Skip to content
Back to Top

Press Release

Governor Parnell Urges EPA and Congress to Re-Think Overreaching Energy Regulations

December 1, 2014

(Juneau, Alaska) – On his last day in office, Governor Sean Parnell continued to fight federal overreach into Alaskans’ lives and businesses. The EPA’s proposed regulations for existing power plants are extremely expensive, particularly for middle and lower class electricity consumers who could end up footing the bill. The “outside-the-fence” measures do not just regulate air emissions from utility plants, but dictate what generation resources could be used to provide electricity in Alaska and reach into consumers’ homes. Congress never gave EPA authority to take over energy policy in the United States.

“Fairbanks residents would be hit by increased energy prices not to mention losing their investment in the Healy coal plants, the cheapest source of energy for the region,” said Governor Parnell. Beyond the cost, EPA never considered the impact on the reliability of electric service in Alaska.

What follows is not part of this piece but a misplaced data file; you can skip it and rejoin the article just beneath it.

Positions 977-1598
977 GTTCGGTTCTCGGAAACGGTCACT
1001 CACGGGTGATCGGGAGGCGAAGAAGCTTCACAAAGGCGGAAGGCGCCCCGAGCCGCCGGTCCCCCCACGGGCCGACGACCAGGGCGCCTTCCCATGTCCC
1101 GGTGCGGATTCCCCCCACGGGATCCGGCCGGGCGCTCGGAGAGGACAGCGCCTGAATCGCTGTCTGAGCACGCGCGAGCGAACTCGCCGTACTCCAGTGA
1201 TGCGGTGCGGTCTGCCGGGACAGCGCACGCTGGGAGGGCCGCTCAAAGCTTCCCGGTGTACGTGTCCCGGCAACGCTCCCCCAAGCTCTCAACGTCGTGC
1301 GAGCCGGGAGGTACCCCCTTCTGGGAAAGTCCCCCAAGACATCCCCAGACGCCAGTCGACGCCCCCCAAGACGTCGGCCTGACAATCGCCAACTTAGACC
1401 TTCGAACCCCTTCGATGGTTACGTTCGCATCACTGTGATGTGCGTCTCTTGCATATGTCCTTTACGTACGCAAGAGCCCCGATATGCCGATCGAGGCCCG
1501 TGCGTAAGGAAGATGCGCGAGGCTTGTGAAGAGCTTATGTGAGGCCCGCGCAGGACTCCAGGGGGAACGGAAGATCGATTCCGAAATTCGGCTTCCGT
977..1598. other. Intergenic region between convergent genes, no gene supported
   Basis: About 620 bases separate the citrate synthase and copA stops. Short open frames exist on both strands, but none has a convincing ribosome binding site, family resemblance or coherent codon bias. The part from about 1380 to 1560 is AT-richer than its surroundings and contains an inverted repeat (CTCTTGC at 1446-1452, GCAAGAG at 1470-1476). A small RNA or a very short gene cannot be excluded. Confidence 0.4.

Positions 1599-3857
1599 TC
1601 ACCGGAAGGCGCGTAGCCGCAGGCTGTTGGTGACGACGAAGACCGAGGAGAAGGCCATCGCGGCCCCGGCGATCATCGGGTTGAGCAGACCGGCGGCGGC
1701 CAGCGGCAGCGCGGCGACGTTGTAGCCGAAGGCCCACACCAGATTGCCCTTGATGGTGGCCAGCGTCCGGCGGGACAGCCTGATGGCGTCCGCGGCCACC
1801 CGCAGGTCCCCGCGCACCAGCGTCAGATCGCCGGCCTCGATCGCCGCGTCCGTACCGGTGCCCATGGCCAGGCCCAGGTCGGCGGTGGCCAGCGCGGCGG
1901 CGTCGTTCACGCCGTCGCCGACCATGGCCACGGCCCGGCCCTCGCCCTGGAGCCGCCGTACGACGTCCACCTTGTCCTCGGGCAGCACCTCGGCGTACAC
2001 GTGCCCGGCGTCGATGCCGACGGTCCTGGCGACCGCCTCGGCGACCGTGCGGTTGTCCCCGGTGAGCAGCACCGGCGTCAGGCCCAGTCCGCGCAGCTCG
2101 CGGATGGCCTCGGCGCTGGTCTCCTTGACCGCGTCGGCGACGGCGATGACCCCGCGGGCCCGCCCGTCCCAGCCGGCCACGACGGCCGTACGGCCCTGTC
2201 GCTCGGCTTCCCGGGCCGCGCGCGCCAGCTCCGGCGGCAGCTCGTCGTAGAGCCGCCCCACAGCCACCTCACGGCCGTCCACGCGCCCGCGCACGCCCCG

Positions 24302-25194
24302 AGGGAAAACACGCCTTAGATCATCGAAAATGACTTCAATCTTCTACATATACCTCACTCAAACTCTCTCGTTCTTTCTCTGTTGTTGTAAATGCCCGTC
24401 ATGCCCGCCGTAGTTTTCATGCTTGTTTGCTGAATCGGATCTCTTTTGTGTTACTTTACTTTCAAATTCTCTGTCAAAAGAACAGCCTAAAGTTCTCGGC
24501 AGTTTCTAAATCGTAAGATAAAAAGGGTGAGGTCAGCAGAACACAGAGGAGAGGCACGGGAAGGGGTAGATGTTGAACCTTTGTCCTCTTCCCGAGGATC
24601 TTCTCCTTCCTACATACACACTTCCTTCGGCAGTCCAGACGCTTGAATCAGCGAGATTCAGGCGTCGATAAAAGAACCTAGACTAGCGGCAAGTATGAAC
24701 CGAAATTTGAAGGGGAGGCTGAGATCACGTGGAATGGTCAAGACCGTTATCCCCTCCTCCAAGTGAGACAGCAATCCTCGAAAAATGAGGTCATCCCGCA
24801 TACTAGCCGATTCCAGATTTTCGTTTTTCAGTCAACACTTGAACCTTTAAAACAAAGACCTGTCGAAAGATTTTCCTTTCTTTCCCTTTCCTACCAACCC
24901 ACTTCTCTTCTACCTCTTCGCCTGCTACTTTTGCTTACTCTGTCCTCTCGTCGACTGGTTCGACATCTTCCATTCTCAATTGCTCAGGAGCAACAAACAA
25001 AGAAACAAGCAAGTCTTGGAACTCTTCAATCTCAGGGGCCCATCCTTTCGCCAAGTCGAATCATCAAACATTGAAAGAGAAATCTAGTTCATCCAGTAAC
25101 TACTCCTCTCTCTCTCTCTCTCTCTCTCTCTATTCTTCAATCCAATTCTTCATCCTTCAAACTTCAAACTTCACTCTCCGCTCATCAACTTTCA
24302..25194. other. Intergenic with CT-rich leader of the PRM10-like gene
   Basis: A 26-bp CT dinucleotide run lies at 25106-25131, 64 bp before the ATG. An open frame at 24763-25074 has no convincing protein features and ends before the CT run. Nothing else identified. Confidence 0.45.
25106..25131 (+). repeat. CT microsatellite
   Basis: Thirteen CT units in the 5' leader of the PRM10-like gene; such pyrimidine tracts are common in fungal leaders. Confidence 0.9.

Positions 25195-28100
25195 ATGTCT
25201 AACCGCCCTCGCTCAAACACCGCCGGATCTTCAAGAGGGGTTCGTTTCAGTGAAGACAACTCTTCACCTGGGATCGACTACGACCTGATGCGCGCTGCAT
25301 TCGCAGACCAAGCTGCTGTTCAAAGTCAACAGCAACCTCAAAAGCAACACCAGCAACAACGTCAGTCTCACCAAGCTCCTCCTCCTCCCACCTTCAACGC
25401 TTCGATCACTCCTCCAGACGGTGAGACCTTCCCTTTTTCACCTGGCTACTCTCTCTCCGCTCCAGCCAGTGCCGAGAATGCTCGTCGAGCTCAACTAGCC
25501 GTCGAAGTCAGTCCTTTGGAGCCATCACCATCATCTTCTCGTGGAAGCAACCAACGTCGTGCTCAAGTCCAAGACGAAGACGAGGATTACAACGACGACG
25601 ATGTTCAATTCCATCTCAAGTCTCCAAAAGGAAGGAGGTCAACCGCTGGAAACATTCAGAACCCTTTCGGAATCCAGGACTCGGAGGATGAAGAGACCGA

Governor Parnell also warned Alaskans about the last two years of the Obama Administration. “Alaskans will see an agenda of federal regulatory overreach that will touch nearly every aspect of their lives and property. The Obama agenda of tight-fisted control over states and individuals includes 3,415 new regulations, with 130 new sets of regulations from EPA alone. A single EPA regulation can have tremendous impact on Alaskan families and small businesses.”

Governor Parnell said, “I urge the governor-elect and the Alaska Congressional delegation to hold agencies accountable for the regulatory actions of the federal agencies and to use every tool available, as I have, to fight the takeover of our Alaskan way of life by Washington D.C. bureaucrats.”

For more information, please see the comment letter sent to the EPA. For an electronic copy of the Governor's letter, the comment letter and all attachments, contact Assistant Attorney General Cori Mills at cori.mills@alaska.gov.

# # #